Can the country achieve its goals of fossil fuel-free vehicles by 2030 and zero net greenhouse gas emissions by 2050?
1 February 2013
Sweden already has an almost carbon-free electricity supply and has phased out oil use in its residential and power sectors. The Scandinavian nation of nearly 10 million is increasingly integrated within regional electricity markets, and its joint renewable electricity certificate market with Norway offers a unique model for other countries.
Now, Sweden is seeking to eliminate the use of fossil fuels in vehicles by 2030 and to end net emissions of greenhouse gases by 2050.
On 5 February, the International Energy Agency will release its 2013 review of Sweden’s energy policies, which offers recommendations on how Sweden can achieve its ambitious goals.
The IEA assesses the policies of each of its 28 member countries every five years, and in its recent progress towards a more secure, sustainable energy future, Sweden implemented many of the recommendations in the IEA’s 2008 review. Analysing the challenges and providing studies and recommendations for each sector of the country’s energy system, the 2013 edition outlines the steps for Sweden to take to achieve its ambitious targets. It starts with evaluating the most cost-effective pathways to transition to a low-carbon economy.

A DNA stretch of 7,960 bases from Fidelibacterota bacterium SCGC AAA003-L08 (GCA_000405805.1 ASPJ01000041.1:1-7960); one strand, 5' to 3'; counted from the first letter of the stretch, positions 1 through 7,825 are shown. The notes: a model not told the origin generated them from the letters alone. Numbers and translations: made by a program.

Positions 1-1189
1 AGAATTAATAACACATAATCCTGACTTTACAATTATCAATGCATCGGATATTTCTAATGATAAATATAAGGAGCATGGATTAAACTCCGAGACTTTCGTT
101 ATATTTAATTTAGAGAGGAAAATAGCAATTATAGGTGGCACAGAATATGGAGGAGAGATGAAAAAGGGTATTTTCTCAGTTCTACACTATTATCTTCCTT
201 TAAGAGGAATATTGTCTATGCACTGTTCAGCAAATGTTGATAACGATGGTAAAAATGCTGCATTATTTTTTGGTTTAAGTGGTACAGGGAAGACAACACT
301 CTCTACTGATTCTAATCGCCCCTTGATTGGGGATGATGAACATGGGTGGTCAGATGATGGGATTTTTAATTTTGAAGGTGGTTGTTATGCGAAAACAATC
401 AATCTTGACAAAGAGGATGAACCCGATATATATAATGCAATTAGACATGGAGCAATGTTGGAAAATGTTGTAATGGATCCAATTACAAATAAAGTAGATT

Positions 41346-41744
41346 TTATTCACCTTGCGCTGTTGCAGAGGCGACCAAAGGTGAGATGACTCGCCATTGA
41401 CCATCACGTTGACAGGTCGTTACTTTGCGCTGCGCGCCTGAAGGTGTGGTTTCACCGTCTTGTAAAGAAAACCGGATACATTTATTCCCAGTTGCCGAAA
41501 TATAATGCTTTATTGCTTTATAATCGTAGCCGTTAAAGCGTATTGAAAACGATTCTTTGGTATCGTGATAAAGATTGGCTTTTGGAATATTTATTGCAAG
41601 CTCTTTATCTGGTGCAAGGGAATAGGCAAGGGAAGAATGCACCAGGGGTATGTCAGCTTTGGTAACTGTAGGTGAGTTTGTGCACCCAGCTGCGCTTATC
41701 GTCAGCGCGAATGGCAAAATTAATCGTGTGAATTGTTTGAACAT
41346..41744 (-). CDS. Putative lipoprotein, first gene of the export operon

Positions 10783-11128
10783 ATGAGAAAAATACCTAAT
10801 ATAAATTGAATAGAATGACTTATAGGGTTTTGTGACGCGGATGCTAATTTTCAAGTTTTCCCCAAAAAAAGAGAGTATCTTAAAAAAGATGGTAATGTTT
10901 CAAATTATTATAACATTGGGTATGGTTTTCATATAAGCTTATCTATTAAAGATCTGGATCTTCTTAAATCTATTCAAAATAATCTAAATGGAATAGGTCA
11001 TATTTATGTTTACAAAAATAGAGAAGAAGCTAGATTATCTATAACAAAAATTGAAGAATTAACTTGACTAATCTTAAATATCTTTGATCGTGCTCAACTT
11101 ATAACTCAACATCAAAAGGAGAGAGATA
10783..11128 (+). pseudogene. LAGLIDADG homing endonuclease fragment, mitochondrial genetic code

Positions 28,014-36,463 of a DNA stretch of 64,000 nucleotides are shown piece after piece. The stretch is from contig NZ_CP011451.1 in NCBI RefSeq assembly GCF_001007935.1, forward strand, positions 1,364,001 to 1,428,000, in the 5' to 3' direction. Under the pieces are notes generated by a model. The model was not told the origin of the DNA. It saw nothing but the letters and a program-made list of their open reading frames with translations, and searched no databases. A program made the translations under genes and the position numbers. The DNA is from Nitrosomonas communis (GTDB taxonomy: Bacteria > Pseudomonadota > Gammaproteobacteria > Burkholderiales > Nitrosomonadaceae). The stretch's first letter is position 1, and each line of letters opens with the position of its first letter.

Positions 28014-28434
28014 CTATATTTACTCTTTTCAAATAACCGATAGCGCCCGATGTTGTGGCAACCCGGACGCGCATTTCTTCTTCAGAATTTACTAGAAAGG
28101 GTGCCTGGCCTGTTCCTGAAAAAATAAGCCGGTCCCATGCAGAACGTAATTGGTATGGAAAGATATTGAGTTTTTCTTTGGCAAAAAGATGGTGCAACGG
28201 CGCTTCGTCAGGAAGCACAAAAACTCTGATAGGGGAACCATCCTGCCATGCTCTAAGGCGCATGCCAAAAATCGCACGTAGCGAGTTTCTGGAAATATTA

IEA Executive Director Maria van der Hoeven and Swedish Energy Minister Anna-Karin Hatt will introduce the new book and its findings at KTH – the Royal Institute of Technology in Stockholm. The event will be webcast starting at 9:30 a.m. Central European Time (8:30 a.m. GMT) on Tuesday here and here.
Also Tuesday, the Executive Summary, a key chapter and tables of data will be available for download at www.iea.org.
Accredited journalists who seek further information or who wish to attend the launch events, including the news conference, should contact the IEA Press Office at IEAPressOffice@iea.org.